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Polish Artists Create Scenes With Folk Costumes And Immigrants In Context Of Contemporary Multi-Ethnicity

A thought provoking and hot topic in Visegrád Group

Photo: Piotr Sikora & Piotr Bondarczyk

Polish photographer Piotr Sikora decided to collaborate with a Polish artist Piotr Bondarczyk on a project that is trying to depict traditional Polish folk costumes in a context of contemporary multi-ethnicity and all the issues that come on the topic. The project tries to deal with political and ethnic changes that happen in Polish society after being almost completely homogeneous country as a result of the second World War and era of Communism. During communism country was a closed socialist country and there was little touch with other nations and cultures besides the Soviet ones, unlike today when Poles are reaching into the world and opening up as the artist claims.

What they try to show is what Polish culture might have looked like if there was no WW2 and era of communism, or are they trying to show how Polish folk will look like in future. It is obviously an art that will provoke a lot of discussions.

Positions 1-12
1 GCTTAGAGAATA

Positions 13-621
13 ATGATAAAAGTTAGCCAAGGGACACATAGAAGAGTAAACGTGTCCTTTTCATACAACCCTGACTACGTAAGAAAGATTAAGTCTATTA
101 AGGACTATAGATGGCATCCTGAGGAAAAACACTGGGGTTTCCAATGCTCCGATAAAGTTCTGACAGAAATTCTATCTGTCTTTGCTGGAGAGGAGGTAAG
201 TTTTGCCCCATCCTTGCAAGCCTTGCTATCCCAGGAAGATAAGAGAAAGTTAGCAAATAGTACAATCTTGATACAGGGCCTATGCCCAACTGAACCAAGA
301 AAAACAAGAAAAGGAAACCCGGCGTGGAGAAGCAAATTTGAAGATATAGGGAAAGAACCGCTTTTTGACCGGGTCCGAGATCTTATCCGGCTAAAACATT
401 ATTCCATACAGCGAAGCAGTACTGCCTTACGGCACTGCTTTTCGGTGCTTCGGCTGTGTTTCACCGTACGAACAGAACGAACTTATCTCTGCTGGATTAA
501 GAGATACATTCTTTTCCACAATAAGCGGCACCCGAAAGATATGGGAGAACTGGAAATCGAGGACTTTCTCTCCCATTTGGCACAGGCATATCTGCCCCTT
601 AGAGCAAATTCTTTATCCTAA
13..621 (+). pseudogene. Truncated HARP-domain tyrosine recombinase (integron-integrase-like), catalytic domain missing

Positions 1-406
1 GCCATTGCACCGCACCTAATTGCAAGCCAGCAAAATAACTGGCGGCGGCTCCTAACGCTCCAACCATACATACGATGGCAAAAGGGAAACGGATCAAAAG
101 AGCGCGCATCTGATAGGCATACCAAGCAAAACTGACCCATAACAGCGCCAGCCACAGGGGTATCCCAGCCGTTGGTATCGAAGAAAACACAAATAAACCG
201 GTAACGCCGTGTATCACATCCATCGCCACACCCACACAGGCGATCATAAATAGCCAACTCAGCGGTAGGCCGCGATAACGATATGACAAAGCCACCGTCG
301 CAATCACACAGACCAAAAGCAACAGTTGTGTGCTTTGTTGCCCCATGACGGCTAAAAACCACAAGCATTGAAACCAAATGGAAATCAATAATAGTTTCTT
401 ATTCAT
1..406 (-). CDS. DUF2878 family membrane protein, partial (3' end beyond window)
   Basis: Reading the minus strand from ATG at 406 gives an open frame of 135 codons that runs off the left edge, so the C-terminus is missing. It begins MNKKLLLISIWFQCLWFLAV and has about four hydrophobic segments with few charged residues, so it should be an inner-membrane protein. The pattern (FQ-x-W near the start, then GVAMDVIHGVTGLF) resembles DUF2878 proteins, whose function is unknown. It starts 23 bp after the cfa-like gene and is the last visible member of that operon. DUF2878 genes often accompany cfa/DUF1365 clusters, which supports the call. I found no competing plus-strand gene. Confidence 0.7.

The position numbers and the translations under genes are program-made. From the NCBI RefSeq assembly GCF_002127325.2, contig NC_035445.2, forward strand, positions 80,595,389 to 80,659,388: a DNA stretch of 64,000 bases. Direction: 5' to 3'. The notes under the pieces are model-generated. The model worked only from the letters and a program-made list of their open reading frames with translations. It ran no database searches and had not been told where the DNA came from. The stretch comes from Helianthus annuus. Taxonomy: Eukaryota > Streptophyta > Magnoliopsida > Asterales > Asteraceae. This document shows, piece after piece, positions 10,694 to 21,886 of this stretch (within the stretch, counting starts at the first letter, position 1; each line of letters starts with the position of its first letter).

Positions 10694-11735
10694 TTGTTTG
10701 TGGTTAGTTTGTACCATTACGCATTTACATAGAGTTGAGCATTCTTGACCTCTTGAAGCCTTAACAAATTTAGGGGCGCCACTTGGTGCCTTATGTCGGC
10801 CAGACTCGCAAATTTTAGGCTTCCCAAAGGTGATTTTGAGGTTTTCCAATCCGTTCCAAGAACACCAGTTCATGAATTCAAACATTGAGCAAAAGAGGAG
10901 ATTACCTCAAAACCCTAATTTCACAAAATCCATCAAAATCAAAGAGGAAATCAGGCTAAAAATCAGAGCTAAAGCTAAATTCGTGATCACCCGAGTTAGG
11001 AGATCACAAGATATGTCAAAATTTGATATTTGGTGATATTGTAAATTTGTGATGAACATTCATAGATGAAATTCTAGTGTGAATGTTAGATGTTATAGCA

Rana, USA, Kurpie costume  and Maya, Algeria, Nowy Sącz costume

Nutsuko, Japan,  Lublin costume and Thesus, Puerto Rico,  Kraków costume

Folake, Nigeria,  Opoczno costume and Umi, South korea, East  Kraków costume

Leandro, Italy, Nowy Sącz costume and Maya, India, in Kaszuby costume

Jevone, Jamaica,  Highland costume and Miu, Japan,  Łowicz costume

Carmen, Dominican Republic, Lublin costume

Chris, Saint Lucia, Opoczno costume

Christian, Thailand,  Rzeszów costume

Farhana, Bangladesh,  Rzeszów costume

Verneille, Trinidad, Silesia costume

Rich, USA,  Łowicz costume

Peju, Nigeria,  Kraków costume

Jonathan, Mexico, Kaszuby costume

What do you think about this project?

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